Tuesday, October 5, 2010

Common case prep pitfalls

Now that full-time consulting recruiting is underway, I've started doing case prep with classmates again. That got me to thinking about all of the case prep sessions I've been able to give and the issues I've seen people run into.  There are a few that show up frequently (and keep in mind, that this is based solely on my experience and opinion...unfortunately, I don't have any insider information).
  1. Not following the framework - I think the framework is a great way to set up a structured approach for tackling the case before you get too bogged down with all of the details of the case (and the time pressure). It may not be 100% right, but it at least gives you something to build upon as you learn more throughout the case; I don't think there's anything wrong with updating it as you go along.  Normally, the frameworks that people come up with sound great, but they don't always go back to the framework throughout the interview. This doesn't always impact the ability to solve the case, but it can lead to a "scatterbrained" approach. I think that demonstrating a good thought process is just as important, if not more so, than arriving at the packaged solution.
  2. Not explaining the thought process - This tends to come up when people are asking for data, where they'll either ask a very generic question that sounds like fishing for help (e.g. "What can you tell me about our competitors" versus something like "Have the numbers of competitors increased recently? Have they introduced any new products? Are they cutting prices?" etc..), or else they don't go the extra mile and explain why they want a specific piece of data (e.g. "Have competitors introduced any new products? It's possible that a new product has made our products uncompetitive or obsolete resulting in lower sales.")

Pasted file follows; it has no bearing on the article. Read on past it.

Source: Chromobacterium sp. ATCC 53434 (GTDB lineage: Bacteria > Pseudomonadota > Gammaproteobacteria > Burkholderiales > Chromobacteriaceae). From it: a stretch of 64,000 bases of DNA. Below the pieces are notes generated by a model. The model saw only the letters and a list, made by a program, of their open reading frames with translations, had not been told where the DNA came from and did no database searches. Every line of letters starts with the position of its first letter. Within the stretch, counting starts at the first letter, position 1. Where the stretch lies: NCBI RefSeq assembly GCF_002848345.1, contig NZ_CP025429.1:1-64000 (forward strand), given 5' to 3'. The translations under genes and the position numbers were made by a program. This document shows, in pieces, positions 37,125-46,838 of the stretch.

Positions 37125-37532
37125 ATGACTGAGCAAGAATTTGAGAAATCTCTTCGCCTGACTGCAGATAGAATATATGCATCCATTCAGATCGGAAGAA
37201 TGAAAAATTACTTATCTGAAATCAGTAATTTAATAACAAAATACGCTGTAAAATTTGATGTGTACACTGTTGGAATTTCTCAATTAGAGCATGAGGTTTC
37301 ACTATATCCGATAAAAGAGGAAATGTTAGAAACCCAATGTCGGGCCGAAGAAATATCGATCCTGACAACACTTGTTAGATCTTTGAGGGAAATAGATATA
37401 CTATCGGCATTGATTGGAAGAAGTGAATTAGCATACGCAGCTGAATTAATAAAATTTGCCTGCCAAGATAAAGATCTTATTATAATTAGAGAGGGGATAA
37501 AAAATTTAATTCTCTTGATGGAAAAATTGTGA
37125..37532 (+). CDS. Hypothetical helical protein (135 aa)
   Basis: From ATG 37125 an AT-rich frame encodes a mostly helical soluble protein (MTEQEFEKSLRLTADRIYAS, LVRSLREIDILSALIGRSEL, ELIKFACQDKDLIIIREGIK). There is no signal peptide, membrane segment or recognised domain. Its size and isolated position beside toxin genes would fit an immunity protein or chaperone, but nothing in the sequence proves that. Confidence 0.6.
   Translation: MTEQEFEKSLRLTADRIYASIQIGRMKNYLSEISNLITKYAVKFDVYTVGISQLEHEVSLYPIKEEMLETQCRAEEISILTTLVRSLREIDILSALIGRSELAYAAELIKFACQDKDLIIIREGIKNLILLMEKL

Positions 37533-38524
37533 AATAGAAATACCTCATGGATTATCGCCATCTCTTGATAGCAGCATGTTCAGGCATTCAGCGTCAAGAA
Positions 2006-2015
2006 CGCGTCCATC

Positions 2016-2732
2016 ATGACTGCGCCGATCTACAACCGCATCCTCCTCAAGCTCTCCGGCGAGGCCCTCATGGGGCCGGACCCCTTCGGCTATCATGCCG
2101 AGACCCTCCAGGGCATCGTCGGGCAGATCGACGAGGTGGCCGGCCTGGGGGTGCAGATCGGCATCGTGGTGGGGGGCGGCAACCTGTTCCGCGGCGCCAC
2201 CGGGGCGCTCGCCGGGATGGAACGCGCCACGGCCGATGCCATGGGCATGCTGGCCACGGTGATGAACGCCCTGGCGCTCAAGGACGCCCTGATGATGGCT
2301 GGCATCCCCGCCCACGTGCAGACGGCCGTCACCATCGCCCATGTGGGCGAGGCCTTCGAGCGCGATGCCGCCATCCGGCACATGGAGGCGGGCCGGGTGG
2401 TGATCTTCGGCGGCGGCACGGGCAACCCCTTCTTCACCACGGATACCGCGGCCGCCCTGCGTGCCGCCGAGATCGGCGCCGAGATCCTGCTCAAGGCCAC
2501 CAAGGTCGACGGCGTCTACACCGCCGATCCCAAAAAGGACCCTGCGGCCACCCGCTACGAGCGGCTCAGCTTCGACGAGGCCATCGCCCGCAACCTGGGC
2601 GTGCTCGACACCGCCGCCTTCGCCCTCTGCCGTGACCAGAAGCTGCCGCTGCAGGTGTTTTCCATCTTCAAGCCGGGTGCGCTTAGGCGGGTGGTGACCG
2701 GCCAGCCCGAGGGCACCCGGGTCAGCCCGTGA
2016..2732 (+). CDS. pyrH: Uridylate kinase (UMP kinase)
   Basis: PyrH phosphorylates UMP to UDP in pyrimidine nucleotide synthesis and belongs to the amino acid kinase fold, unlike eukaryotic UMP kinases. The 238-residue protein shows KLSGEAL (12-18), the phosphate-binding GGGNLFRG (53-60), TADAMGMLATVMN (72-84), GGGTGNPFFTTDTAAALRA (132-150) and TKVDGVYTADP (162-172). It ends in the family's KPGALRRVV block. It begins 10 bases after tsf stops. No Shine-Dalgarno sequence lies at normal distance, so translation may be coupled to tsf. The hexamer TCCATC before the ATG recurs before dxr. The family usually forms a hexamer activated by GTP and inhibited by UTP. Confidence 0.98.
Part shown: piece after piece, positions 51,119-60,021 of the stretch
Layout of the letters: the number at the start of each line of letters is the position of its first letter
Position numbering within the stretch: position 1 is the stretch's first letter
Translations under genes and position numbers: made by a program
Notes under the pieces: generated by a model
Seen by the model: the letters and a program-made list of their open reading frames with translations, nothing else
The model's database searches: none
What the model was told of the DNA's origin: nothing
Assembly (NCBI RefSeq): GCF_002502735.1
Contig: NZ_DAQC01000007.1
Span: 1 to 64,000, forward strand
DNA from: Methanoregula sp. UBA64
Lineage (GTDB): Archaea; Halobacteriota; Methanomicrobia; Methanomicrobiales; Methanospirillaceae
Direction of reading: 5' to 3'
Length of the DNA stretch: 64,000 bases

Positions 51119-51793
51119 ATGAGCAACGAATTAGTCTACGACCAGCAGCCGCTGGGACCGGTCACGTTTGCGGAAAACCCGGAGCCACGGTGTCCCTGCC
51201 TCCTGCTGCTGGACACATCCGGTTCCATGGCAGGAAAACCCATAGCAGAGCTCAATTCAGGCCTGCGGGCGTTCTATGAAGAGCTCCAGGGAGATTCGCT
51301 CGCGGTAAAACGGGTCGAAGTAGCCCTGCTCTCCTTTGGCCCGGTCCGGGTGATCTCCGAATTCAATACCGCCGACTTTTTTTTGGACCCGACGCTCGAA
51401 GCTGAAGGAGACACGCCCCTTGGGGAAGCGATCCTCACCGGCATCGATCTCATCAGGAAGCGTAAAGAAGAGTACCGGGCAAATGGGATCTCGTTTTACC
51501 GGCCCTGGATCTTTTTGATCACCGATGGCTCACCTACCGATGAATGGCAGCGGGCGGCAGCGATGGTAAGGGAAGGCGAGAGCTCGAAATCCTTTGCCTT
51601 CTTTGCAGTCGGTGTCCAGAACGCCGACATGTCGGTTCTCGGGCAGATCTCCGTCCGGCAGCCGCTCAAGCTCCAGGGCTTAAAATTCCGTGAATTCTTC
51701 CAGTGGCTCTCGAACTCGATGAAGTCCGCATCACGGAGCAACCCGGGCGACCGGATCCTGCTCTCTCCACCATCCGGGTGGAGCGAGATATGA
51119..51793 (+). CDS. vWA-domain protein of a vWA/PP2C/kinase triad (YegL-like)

3. Narrating versus executing - This might be the result of over-explaining the thought process. Basically, the interviewee will outline their approach for investigating something (not to be confused with the overall framework; more along the lines of "Costs have been increasing recently. This could be a result of labor increases, such as an increase in wages due to union pressure, or a result of rising raw materials prices......etc...), walking through all of the possible explanations (hypotheses) and what their implications are, but then they don't follow up with the questions to prove or disprove them. This one pains me, because sometimes I'll hear someone nail the actual source of the problem during the outline, but then they don't ever return to it; it ends up lost in the excellent narration as a possibility.
Again, please take these items with a grain of salt.  I'm by no means an expert on this stuff; I just happen to play one on TV.

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